Alternative models to car ownership now abound, and GM’s putting one more on the table: Maven Reserve, an offering within its Maven on-demand rental service that lets users rent new GM cars for 28 days at a time, complete with parking, insurance and $100 in gas credit. These will cost you, however: The Chevrolet Tahoe is one of the initial offerings, with a $1,500 flat rate for the month, and the less expensive Chevrolet Volt is also available – but still runs $1,100 per month.
These vehicles include a lot of optional service extras that GM would normally charge more for on top of the price of a new vehicle or lease, however, including Apple CarPlay and Android Auto infotainment options, as well as SiriusXM satellite radio, 4G LTE WiFi. You also get access to support from “Maven advisors,” who can provide answers to questions, roadside assistance and handle emergency situations via GM’s OnStar service.
At first, GM will be offering Maven Reserve only in LA and San Francisco, both beginning Friday. These initial markets were chosen, according to the automaker, because of their entrepreneurial and entertainment market demographics – the theory being that the convenience of long-term on-demand rentals will appeal to groups of people whose routines and commutes change with fair frequency. These areas also tend to house a lot of long-term work placement employees from other markets, so it’s a suitable choice for Maven in that way, too.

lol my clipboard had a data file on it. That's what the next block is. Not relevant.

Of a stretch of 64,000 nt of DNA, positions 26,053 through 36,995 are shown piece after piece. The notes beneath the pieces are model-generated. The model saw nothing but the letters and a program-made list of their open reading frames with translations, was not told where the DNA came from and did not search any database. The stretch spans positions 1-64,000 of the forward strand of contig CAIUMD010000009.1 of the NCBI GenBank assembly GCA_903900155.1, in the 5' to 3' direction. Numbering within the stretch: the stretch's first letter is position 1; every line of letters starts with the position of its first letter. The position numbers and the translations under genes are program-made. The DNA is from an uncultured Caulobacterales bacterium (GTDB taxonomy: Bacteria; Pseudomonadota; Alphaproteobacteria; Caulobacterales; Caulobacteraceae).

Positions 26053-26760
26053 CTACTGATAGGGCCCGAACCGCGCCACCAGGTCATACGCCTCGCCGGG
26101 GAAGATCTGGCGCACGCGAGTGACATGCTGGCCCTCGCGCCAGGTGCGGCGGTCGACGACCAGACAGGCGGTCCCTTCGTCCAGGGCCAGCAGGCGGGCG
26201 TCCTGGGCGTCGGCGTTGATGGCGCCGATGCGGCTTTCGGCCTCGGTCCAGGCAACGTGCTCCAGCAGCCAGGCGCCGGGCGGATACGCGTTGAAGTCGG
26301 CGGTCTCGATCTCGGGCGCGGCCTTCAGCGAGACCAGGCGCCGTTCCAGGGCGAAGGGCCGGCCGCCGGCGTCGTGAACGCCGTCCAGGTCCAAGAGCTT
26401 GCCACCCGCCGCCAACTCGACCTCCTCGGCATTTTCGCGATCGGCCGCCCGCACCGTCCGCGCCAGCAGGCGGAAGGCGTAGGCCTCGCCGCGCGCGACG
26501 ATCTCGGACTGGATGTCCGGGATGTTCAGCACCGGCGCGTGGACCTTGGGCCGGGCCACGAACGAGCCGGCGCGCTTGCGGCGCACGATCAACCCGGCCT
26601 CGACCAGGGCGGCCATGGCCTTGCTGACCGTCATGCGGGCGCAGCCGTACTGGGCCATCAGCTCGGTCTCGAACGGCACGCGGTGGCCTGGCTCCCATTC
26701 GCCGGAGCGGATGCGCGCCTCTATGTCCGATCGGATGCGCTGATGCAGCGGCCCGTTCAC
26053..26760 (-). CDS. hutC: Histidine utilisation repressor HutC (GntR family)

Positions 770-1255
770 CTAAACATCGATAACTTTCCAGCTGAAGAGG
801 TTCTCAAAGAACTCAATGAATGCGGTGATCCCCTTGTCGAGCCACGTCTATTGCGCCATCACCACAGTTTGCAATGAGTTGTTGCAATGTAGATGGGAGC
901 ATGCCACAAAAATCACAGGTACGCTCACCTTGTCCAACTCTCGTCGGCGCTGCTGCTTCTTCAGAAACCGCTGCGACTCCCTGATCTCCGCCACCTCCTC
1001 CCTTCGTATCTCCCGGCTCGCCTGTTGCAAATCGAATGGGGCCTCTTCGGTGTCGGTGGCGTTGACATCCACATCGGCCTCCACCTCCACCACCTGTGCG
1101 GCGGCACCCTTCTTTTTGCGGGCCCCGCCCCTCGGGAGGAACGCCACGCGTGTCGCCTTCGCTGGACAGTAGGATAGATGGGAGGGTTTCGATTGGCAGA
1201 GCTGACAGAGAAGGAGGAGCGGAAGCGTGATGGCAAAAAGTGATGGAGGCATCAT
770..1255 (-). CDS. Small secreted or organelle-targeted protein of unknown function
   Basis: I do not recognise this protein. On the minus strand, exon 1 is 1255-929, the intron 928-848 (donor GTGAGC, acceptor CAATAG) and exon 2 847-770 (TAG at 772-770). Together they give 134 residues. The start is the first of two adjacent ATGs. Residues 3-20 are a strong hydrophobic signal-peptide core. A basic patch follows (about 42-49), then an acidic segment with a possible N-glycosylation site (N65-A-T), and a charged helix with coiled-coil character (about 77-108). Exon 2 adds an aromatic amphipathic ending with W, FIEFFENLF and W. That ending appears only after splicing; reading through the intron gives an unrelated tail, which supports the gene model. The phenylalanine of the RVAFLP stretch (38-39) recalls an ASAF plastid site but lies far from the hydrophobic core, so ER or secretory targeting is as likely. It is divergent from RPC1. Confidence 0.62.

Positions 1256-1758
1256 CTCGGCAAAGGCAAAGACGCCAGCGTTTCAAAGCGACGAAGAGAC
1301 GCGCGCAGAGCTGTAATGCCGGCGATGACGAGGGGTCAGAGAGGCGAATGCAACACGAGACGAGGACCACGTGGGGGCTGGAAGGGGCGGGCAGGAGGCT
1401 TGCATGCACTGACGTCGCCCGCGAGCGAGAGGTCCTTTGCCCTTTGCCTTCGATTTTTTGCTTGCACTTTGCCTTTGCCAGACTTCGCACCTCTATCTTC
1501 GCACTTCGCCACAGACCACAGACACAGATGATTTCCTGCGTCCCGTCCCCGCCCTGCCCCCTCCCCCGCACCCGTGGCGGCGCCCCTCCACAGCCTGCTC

Maven suggests some other possible use cases from either location: The Tahoe is a good fit for hauling production equipment to location shoots, for instance, and the Volt can manage the San Francisco to Silicon Valley commute with relative ease thanks to its extended-range hybrid electric drivetrain. Tahoe and Volt were also chosen for more data-driven reasons: They’re some of the most popular cars in the existing Maven City lineup for short-term rentals.
At $1,100 and $1,500 per month respectively for Tahoe and Volt monthly rentals, respectively, Maven Reserve isn’t going to be for everyone – but if you start adding up the cost of lease, insurance and that $100 gas credit, plus payment for a parking spot in these busy cities, and you’re hitting that mark pretty quick. The best cost offset might be the fact that you only pay when you need it – unlike a lease, which you’re stuck with for the duration of your term.
Maven Reserve also feels like one part of a hybrid model that will provide an array of options in concert to replace ownership: Maven City, and forthcoming on-demand ride-sharing GM is planning to launch with autonomous vehicles further on down the road can work together with Maven Reserve to suit the different needs of the same individual at different times. Maven may have started life as essentially just a GM-branded Zipcar equivalent, but it’s quickly evolving into much more.